Every conceivable scheme has been tried by the House Masters to solve Harvard's perpetually vexing problem, that of ways and means of bringing instructors and students into closer contact than they enjoy at the present time, Perplexing as the question is, the most successful plan tried so far has been the abolition of that cloistered and clannish institution, the tutors' table.

Most other methods adopted so far have been more or less disappointing. It is becoming increasingly clear how difficult it is to find a field of common action upon which tutor and student can meet and develop that atmosphere of sociability so admittedly desirable in the House Plan. Teas given by the various Masters in their Lodgings have been of advantage only to that regrettably small number of students attending them. Informal buffet suppers for seniors during their examinations, as tried by one Master, come too late in the college career to furnish the missing link.

Although House teams are open to the tutors, the number of men able to take advantage of them is definitely limited, both by time and by natural abilities. Admittedly the best arena for the desired meeting of tutor and student is the House dining-room, but the stubborn persistence of the tutors' table in most of the Houses prevents success here to a great degree.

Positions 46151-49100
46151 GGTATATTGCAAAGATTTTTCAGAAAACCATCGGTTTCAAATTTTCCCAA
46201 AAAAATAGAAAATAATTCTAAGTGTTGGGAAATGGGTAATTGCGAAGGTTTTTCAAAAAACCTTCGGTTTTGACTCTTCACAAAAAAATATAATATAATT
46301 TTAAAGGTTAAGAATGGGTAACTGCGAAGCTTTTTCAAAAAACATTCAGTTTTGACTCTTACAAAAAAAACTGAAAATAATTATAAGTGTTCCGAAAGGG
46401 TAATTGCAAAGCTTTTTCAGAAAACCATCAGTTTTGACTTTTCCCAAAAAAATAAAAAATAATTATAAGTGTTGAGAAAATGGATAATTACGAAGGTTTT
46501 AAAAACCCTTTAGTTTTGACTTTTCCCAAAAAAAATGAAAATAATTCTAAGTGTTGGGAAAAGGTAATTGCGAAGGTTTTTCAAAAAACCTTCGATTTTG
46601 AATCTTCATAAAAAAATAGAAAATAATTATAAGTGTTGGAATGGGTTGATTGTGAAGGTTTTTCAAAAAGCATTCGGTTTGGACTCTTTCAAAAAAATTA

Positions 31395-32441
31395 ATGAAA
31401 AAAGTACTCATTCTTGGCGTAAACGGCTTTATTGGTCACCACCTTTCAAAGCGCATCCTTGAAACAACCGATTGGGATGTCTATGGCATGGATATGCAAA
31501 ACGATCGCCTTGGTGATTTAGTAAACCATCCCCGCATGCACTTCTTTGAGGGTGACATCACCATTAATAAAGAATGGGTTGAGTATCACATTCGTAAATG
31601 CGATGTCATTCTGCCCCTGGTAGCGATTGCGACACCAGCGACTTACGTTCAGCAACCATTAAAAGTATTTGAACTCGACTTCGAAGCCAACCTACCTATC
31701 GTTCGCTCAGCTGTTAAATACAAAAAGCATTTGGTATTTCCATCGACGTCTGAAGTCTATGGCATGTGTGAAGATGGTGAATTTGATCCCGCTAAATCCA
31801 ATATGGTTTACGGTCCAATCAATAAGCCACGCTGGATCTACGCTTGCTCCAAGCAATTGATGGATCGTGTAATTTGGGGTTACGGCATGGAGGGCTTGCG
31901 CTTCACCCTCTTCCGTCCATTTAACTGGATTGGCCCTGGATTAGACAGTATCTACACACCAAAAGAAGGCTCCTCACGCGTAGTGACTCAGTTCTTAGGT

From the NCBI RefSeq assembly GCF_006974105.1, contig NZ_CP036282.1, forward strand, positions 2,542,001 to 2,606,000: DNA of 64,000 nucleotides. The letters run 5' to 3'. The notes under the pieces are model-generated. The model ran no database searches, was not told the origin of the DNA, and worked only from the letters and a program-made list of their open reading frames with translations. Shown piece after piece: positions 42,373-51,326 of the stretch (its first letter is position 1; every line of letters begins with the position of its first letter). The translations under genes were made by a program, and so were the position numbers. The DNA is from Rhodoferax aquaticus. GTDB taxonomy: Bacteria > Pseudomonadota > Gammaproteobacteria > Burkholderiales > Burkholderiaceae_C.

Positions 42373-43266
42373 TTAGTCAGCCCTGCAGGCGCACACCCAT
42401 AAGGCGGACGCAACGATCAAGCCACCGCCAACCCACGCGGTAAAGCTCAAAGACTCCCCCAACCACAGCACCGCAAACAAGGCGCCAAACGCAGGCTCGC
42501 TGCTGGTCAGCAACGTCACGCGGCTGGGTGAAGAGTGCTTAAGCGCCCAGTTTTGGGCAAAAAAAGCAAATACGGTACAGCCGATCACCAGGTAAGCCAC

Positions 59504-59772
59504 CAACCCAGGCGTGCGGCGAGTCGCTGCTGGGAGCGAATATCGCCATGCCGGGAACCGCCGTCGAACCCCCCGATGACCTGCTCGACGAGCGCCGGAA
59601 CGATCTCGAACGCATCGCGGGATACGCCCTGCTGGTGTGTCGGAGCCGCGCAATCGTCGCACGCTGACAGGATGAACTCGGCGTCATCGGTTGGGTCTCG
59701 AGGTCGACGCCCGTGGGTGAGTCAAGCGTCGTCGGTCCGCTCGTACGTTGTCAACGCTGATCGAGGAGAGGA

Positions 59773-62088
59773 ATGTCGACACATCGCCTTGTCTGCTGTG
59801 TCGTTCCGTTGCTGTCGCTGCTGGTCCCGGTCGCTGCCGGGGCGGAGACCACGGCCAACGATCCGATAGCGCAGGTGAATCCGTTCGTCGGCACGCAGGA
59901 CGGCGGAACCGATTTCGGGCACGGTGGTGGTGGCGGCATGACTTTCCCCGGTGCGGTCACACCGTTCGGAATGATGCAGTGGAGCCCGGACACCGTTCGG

Typical of the situation is Leverett House, where, although the tutors' table perseveres, undergraduates are permitted to dine at it when accompanied by a tutor, and tutors may sit at the regular tables with students. Although a certain amount of contact is made in this way, the average number of tutors sitting with students each meal is about two or three. At Eliot House, where the tutors' table is under heaviest and steadiest fire, and rightfully too, the event of a tutor dining with a student is in the nature of a minor phenomenon. Similar conditions in the other Houses lead to the inescapable conclusion that where a tutors' table exists the tutors will naturally gravitate toward it, forsaking the company of the student body.

Dunster House has made the most intelligent and satisfactory effort to unravel the annoying tangle. Here the tutors' table has been abolished, except for a weekly luncheon at which the necessary House business can be talked over. Doing away with this line of cleavage in the dining-room once and for all, Dunster finds that a significant amount of social contact is being developed.


Although it must be candidly admitted that it is a joke to try to regiment sociability, the removal of the exclusive tutors' table is a long and bold step in the direction of attaining the desirable intimate relationship between instructor and student.